There has been a palpable shift in the digital world, primarily motivated by the growing popularity of the iPhone model of mobile computing and the rise of an app as a new signifier, media object, and technique of ubiquitous computing. Although the term has been in use colloquially since 2009 (following Apple’s iPhone ad campaign built upon the slogan “There’s an app for that”), the rapid adoption of the term and the tool was unforeseen by media theorists. Nonetheless, many social, cultural and media theorists predict the death of the Web, the reinforcement of control and censorship of the online content, and the end of a general purpose computer (Zittrain). Whereas the logic and environment of the Web is one of open, free, and constantly changing or updating (i.e. mutating) networks, it is argued that mobile computing operates upon semi-closed platforms that are driven by specialty software with single-purpose designs (Anderson and Wolff).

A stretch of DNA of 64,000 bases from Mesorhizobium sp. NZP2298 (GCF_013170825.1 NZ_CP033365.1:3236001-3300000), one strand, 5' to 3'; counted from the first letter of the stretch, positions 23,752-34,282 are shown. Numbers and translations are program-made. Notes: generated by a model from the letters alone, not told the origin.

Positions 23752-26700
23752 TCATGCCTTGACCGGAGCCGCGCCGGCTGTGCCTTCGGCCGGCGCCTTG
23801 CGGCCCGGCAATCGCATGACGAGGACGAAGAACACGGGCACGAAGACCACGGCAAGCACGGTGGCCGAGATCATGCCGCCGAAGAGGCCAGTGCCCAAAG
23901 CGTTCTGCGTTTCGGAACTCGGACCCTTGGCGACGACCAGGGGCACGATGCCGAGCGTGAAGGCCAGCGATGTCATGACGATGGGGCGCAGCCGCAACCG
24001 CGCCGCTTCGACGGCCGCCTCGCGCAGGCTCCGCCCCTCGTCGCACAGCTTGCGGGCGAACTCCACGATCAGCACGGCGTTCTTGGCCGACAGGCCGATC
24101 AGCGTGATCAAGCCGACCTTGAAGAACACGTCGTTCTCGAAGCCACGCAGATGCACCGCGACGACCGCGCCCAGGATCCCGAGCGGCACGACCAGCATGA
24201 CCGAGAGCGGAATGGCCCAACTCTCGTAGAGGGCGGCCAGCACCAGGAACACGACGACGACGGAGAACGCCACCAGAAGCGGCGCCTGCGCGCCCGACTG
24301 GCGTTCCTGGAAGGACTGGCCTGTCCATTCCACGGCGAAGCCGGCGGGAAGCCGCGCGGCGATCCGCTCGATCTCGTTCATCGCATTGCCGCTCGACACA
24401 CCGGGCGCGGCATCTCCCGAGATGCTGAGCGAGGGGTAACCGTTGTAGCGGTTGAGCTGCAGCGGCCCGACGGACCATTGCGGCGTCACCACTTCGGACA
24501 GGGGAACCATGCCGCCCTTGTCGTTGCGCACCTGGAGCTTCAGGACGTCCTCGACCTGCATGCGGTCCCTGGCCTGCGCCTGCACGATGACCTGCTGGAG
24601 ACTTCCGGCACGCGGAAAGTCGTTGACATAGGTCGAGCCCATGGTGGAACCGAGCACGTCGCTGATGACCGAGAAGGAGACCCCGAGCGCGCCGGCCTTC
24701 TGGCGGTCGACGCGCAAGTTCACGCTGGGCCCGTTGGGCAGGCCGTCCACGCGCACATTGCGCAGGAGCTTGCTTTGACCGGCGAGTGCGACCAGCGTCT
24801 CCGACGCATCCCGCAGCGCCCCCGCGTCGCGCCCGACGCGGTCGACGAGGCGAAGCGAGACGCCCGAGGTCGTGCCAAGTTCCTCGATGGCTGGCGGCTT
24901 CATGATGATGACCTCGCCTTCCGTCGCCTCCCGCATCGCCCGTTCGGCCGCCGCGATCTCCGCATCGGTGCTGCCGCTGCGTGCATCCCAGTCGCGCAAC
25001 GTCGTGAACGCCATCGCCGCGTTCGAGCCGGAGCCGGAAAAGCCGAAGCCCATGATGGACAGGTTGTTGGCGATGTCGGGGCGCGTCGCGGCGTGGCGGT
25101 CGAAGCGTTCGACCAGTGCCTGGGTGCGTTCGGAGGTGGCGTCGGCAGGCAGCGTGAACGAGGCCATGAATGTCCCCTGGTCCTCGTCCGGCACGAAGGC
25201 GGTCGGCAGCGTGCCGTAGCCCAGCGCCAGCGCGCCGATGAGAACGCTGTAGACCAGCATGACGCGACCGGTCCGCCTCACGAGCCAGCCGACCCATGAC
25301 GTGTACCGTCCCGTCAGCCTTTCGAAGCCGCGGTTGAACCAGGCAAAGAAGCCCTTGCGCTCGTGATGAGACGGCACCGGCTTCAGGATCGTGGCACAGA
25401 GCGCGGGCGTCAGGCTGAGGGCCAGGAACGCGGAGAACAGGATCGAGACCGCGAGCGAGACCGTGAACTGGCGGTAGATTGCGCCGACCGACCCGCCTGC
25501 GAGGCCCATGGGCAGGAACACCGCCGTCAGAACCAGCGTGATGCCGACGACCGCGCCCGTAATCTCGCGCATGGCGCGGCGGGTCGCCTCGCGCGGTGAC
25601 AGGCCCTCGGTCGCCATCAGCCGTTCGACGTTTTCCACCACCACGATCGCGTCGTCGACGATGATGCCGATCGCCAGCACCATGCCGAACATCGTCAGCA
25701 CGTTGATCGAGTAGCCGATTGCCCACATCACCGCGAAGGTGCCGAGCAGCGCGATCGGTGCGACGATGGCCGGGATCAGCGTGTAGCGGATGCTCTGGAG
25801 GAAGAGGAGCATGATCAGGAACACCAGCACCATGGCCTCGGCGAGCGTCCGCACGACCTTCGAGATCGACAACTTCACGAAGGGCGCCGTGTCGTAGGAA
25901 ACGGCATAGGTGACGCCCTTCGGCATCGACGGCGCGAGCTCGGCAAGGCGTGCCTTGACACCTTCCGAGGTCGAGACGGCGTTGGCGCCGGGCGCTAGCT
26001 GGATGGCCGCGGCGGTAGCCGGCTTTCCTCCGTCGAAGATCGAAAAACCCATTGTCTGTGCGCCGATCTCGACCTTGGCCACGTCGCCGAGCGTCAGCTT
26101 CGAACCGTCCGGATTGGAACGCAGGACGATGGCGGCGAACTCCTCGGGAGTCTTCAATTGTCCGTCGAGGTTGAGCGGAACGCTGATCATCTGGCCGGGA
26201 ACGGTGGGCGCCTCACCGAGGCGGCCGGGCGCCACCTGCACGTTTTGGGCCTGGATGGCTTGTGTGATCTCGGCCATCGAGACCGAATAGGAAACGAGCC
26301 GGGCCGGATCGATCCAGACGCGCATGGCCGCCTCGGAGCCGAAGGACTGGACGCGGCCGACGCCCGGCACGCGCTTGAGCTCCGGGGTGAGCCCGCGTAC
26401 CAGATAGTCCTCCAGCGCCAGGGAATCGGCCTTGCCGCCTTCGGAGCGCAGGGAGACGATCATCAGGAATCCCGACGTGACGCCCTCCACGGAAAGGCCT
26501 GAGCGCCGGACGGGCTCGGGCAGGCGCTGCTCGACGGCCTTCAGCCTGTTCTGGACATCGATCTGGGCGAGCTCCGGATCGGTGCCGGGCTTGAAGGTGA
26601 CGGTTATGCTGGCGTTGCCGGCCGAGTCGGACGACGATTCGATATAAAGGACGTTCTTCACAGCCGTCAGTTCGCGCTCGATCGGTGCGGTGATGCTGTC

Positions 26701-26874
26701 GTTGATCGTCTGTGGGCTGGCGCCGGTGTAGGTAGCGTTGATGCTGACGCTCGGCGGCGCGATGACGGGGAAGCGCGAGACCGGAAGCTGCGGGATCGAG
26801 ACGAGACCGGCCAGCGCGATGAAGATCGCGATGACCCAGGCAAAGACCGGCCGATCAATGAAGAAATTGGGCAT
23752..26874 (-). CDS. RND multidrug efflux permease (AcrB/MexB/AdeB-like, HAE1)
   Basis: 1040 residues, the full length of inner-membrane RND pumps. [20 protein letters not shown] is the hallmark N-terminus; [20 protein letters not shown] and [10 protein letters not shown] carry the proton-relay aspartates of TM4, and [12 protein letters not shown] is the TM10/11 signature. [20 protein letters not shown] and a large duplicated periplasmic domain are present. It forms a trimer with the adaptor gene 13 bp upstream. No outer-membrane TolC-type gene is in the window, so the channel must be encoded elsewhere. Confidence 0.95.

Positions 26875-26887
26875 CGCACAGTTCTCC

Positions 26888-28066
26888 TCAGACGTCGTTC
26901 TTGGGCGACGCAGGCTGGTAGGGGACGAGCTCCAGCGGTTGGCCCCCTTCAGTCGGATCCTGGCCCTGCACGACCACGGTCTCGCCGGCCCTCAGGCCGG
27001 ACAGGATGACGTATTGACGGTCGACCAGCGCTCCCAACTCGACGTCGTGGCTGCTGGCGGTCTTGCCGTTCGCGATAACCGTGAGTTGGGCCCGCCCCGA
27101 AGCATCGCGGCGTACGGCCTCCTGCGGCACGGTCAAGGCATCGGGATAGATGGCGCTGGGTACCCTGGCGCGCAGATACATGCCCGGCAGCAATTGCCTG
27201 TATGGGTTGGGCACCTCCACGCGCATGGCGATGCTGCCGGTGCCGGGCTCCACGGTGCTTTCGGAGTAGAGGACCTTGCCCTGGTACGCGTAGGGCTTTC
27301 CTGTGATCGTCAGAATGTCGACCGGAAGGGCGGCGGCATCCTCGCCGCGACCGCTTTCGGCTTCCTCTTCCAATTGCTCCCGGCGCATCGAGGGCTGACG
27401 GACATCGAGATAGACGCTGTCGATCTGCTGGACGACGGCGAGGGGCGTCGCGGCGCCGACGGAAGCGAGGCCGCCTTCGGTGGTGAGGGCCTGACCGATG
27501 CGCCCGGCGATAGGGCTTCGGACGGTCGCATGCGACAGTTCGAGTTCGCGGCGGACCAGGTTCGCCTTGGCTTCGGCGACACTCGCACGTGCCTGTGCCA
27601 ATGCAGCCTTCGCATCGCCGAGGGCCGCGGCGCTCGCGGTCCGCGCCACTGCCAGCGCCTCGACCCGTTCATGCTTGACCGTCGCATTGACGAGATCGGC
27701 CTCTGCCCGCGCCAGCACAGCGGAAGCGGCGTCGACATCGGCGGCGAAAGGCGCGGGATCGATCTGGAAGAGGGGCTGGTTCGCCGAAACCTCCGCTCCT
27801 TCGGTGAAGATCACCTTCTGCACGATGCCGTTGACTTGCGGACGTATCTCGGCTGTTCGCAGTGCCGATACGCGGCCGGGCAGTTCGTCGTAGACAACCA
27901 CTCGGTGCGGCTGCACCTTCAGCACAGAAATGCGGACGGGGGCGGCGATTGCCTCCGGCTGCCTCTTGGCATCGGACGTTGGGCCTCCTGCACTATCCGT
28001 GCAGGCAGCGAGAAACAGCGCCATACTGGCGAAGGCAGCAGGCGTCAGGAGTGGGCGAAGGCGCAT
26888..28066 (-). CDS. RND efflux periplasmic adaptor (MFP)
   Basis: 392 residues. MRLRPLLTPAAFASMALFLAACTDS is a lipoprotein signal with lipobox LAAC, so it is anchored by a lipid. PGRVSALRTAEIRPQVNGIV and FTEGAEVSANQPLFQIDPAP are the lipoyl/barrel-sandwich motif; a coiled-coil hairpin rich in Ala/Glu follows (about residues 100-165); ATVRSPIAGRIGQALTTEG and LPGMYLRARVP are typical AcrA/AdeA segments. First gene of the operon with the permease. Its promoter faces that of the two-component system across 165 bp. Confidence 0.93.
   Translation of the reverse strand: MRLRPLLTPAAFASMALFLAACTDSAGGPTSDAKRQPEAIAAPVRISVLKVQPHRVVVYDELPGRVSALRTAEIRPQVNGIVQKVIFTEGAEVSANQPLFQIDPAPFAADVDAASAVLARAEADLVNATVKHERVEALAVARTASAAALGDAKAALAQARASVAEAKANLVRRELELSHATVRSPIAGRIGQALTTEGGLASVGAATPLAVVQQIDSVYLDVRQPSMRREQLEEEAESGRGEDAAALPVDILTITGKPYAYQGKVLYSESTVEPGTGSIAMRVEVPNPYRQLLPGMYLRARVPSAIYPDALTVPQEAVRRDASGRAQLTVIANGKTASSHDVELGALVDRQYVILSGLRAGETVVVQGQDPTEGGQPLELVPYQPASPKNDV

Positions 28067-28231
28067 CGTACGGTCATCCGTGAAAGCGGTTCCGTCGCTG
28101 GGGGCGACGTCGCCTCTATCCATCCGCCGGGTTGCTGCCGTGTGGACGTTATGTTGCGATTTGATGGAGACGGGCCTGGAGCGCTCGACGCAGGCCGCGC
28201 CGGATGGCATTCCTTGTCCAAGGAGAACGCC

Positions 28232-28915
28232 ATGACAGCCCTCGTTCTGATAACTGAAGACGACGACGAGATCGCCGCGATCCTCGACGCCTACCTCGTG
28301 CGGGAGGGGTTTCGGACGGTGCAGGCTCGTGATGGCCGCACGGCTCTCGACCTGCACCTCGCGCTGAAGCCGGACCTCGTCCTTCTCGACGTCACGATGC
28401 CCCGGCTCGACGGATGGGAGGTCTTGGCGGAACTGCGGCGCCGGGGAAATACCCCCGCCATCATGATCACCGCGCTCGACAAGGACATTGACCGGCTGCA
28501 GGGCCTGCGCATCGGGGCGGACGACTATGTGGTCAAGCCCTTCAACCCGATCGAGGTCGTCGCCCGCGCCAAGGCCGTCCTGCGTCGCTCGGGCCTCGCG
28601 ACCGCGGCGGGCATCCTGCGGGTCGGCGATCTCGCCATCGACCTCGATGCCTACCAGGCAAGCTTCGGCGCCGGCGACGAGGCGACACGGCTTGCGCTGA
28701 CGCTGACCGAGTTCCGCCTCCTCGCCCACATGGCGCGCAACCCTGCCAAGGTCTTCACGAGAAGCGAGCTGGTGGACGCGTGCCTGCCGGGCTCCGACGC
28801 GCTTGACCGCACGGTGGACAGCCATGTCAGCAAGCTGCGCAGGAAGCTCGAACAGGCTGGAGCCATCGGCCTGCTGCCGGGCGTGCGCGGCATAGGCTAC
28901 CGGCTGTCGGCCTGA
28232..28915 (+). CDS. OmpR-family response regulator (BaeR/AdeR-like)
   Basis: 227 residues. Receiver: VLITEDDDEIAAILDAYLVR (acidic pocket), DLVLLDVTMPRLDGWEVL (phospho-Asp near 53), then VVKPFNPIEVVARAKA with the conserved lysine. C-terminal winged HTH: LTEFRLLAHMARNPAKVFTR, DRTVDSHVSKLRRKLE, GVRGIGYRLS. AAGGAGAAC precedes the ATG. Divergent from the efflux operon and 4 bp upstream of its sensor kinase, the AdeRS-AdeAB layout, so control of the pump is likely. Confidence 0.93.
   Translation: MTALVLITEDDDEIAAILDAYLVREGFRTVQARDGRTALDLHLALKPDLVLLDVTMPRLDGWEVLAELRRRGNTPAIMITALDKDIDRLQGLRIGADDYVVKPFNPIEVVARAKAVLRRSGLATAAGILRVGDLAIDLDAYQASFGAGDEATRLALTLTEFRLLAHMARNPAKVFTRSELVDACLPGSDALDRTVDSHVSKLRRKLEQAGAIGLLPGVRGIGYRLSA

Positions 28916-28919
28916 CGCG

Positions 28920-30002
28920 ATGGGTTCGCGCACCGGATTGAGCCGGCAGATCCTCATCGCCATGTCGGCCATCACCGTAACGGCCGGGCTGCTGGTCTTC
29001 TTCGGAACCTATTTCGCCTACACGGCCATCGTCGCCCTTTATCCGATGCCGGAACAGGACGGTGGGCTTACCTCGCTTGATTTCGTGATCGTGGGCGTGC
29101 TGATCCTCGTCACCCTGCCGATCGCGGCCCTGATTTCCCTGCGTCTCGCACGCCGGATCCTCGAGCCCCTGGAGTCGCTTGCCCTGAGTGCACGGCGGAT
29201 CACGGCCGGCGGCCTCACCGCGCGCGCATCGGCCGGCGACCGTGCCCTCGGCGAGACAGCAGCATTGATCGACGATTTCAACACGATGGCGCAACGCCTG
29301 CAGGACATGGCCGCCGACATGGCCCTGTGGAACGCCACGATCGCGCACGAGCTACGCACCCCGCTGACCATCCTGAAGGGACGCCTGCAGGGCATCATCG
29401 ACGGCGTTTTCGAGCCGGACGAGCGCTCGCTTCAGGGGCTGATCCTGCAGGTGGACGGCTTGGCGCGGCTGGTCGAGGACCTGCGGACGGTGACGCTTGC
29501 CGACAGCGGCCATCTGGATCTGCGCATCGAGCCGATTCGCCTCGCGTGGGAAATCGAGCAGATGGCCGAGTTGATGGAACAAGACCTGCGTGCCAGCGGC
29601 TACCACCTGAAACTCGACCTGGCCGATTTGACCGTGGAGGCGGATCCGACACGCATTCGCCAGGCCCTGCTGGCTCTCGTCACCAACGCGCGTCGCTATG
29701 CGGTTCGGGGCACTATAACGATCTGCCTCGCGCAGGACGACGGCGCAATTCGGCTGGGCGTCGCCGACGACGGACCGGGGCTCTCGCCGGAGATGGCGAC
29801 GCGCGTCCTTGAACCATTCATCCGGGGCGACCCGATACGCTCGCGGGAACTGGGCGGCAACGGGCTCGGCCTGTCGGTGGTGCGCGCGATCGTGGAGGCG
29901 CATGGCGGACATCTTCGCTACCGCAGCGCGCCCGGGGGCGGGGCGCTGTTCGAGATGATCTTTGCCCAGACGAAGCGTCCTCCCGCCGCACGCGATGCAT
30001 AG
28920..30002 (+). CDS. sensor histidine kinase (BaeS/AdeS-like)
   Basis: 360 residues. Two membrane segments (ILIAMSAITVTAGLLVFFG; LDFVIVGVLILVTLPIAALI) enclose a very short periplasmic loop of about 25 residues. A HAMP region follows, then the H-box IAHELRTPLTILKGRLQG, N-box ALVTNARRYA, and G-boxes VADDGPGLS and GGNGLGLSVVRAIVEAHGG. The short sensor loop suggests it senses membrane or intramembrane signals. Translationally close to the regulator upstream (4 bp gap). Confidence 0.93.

How do apps as ‘cultural technique’ (Siegert) and ‘technics’ (Stiegler) channel our ways of maintaining relations with/in media environment? Do the specific and circumscribed operations of individual applications foster or foreclose what media theorists call the transformative and transductive potential of collective technological individuation (Simondon)? Do apps represent “a new reticular condition of transindividuation grammatising new forms of social relations” (Stiegler)? Or do they signal instead the triumph of “regulatory” networks over “generative” ones (Zittrain)? This conference sets out to examine the relations between mobile apps and their networked/internet context.